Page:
Regional network 1/2007
- Regional network report
Interview period: January and February 2007
Demand, output and the market outlook
Solid growth is still being reported in all business sectors, but somewhat weaker than in the previous round. Growth has slowed in domestically-oriented manufacturing and building and construction. There is still rapid growth among the suppliers to the petroleum industry and corporate services. The outlook for the next 6 months is positive, but somewhat weaker growth is expected in all business sectors.
There is still solid growth in both the export industry and domestically-oriented manufacturing, although growth is a little slower than in the previous round. For domestically-oriented manufacturing, suppliers of furniture, home furnishings and equipment to the commercial building industry and to some extent building material producers report the strongest growth. In the export industry, there is solid to strong growth in some parts of the processing industry, the fishing industry and some parts of the technology industry. Suppliers to the petroleum industry are growing at about the same rate as in the previous round with especially strong growth in shipping and supply services. Growth is slower in building and construction. A rising number of companies report that capacity constraints are limiting growth. The market for commercial buildings is expected to continue to grow, while housing construction will probably slow down or stabilise. There is solid growth in construction. In the service sector, growth is sustained and solid, and it is strongest in business services and transport.
Capacity utilisation and labour availability
56 per cent of the companies report that they will have some or considerable problems meeting an expected or unexpected growth in demand, while 47 per cent report that labour availability will restrain production if demand increases. These percentages are lower than in the previous round, but about at the same level as round 4 in 2006. The impression from the interviews, however, is not that the capacity situation has improved or that the labour market is less tight. There is reason to believe that the composition of the sample may explain some of the decline. Among other things, fewer contacts from suppliers to the petroleum industry and from the export industry are included compared with the previous round.
Capacity utilisation and labour shortages are highest in building and construction and manufacturing. Labour shortages are most pronounced for professionals with higher education, such as engineers, architects, economists and labour with IT skills, but there is also a shortage of drivers and mechanics.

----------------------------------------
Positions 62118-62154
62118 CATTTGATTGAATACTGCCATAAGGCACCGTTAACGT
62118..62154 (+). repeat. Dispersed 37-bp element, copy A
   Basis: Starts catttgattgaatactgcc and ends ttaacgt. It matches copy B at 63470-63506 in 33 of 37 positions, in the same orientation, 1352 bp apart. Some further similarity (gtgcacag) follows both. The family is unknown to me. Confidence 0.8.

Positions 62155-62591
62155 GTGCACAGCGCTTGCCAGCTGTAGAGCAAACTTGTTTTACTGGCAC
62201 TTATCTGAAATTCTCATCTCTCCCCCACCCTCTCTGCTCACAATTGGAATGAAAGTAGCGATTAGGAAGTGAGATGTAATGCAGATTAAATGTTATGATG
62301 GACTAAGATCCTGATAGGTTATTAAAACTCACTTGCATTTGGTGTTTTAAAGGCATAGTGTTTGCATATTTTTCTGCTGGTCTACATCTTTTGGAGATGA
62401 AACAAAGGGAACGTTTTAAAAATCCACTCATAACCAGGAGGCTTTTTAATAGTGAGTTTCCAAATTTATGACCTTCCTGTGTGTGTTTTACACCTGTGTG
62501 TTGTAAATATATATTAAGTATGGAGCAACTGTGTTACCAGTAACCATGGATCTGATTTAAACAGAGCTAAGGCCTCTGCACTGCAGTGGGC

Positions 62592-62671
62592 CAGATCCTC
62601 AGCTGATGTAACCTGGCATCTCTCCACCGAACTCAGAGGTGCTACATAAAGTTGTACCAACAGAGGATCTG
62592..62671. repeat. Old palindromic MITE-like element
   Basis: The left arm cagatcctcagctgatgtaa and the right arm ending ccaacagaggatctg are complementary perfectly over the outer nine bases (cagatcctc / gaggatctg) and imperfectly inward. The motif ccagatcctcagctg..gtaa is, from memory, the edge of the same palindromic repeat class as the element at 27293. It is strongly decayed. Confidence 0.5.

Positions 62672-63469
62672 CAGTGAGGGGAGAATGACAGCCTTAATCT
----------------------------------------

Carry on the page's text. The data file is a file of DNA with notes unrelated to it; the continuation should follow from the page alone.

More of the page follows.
Employment and the labour market
Employment has increased considerably in the previous 3 months. Growth is somewhat slower than in the two previous rounds. The service sector has had the greatest increase in employment, followed by building and construction and manufacturing. Further growth in employment is expected in the next 3-month period. However, the outlook is somewhat weaker than in the previous round. The room for growth in employment is partly limited by the availability of skilled labour. All in all, it would seem that the employment growth has now peaked.
Costs, prices and profitability
Estimated annual wage growth as a weighted average this year is 4.5 per cent. This is somewhat weaker than reported in round 5 2006, but much stronger than the expectations in the corresponding round in 2006. It is especially in manufacturing and retail trade that expectations are higher than in the previous year.
The rise in prices is at approximately the level prevailing in the previous round after having increased throughout all of the previous year. In building and construction,the rise in prices is now clearly moving up. In the next 12 months, 44 per cent of our contacts expect prices to remain unchanged, 37 per cent expect a higher rise in prices, and 20 per cent expect a lower rise in prices. Expectations of a sharper rise in prices are higher than in the previous rounds. Building and construction and domestically-oriented manufacturing expect the sharpest rise in prices. Only in the export industry does a majority of our contacts expect a lower rise in prices.
Profitability has increased in most business sectors compared with the same period in the previous year. It has increased most for suppliers to the petroleum industry, but there has also been a marked increase in other manufacturing and in the service sector. In the service sector, it is especially the financial industry and business services that report a strong increase in profitability.
The cyclical upturn continues. The activity level among suppliers to the petroleum industry continues to increase. Retail trade had especially strong growth in this round. The export industry and the service sector also report solid growth.
Growth in the building and construction sector remains moderate, reflecting an especially high initial activity level and indicates that the sector is approaching capacity limits. Growth is also moderate in domestically oriented manufacturing in this round.
The market outlook for the next six months is positive. All business sectors expect solid growth.
Investment is expected to increase in all business sectors. Most noteworthy relative to previous rounds is the investment growth in the local government sector. This is a clear indication that the financial position of the the local government sector is currently favourable.